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Marine Ecology Progress Series

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MEPS 211:131-142 (2001)  -  doi:10.3354/meps211131

Trapping of mangrove propagules due to density-driven secondary circulation in the Normanby River estuary, NE Australia

Thomas Stieglitz1,2,*, Peter V. Ridd1

1Marine Geophysical Laboratory, School of Mathematical and Physical Sciences, James Cook University, Townsville, Queensland 4811, Australia
2Institut für Biogeographie, Zentrum für Umweltforschung, Universität des Saarlandes, 66041 Saarbrücken, Germany

ABSTRACT: The dispersal of mangrove propagules in the Normanby River estuary is dominated by secondary estuarine circulation. On flood tides, an axial surface convergence forms midstream, generated by a density-driven circulation cell. Floating material including mangrove propagules is trapped in the convergence, and moves upstream. On ebb tides, the circulation cell reverses, and propagules move towards the banks, where water velocities are much smaller than midstream. Over a tidal cycle, a net upstream drift of propagules occurs. This displacement effect occurs throughout the tropical dry season. Buoyant propagules of Rhizophora stylosa, Bruguiera gymnorrhiza, Xylocarpus mekongensis and Heritiera littoralis have been found to be transported upstream at a speed comparable to a net average speed of 3.2 km d-1, found in a drift-drogue experiment. The propagules subsequently accumulate in large numbers in hydrodynamic traps upstream from the convergence and, more importantly, upstream from the mangrove fringe. The hydrodynamic trapping conflicts with the temporal and spatial requirements of propagules to Œfind¹ a habitat suitable for development.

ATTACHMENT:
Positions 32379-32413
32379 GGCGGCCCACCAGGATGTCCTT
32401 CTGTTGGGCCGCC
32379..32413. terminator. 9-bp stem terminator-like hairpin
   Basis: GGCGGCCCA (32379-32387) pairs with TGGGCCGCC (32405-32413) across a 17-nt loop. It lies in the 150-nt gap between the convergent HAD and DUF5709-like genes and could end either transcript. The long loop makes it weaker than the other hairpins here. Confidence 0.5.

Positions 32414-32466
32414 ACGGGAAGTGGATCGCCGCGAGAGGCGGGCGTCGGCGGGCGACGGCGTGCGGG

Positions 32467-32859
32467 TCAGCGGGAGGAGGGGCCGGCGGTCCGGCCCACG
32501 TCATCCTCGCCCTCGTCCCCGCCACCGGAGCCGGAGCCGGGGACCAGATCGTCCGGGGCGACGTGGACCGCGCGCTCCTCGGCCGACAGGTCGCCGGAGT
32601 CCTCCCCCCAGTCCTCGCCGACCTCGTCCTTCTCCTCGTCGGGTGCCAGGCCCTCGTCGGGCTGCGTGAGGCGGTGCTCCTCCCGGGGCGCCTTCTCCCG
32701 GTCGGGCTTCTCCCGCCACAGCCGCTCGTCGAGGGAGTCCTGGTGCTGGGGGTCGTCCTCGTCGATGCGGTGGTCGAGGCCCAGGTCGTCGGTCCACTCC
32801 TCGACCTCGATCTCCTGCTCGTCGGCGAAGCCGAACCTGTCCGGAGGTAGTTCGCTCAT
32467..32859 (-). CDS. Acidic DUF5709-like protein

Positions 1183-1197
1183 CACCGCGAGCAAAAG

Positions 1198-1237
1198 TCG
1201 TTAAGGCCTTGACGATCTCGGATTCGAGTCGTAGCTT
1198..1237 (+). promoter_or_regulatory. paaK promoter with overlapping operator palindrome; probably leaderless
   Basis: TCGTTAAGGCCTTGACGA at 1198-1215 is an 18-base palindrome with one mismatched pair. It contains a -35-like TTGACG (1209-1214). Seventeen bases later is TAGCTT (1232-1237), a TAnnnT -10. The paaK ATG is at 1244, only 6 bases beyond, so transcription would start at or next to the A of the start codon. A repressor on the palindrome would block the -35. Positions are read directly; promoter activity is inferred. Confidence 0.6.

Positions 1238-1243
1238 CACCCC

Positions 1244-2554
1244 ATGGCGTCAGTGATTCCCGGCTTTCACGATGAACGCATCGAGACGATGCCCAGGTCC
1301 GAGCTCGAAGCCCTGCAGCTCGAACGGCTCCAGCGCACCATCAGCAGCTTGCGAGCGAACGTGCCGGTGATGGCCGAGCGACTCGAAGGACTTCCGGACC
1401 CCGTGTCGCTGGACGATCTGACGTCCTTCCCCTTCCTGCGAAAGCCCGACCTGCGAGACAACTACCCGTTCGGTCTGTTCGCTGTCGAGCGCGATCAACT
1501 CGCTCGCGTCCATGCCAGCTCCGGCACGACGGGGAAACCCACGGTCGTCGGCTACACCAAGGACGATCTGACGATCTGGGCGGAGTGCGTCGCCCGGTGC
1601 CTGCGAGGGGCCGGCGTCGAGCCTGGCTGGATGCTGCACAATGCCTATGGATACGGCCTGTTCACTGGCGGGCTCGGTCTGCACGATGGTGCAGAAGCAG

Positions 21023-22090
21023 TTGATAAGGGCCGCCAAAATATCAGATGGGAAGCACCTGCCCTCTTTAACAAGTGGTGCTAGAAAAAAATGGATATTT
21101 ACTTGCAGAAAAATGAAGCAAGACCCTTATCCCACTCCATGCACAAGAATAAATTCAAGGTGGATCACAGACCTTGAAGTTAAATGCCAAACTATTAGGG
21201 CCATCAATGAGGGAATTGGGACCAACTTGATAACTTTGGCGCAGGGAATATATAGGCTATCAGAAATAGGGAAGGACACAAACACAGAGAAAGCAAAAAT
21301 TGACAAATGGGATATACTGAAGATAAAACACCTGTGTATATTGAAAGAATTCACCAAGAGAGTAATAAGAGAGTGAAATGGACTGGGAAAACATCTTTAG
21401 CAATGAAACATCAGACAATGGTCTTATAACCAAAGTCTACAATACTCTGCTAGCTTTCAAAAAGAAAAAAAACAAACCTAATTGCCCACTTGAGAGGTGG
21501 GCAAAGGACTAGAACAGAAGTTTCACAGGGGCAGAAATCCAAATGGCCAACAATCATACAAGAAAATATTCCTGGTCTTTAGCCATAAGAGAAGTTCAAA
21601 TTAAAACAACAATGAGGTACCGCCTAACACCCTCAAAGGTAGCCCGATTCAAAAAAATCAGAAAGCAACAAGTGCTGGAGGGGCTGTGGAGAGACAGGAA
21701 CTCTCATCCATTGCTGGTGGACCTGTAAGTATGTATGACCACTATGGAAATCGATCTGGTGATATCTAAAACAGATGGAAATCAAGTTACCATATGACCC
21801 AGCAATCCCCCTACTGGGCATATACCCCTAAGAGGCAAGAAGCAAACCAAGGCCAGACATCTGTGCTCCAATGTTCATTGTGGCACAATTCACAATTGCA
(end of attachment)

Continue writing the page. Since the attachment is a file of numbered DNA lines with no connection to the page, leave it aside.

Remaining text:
KEY WORDS: Mangroves · Propagules · Estuarine circulation · Salinity gradient · Convergence · Dispersal

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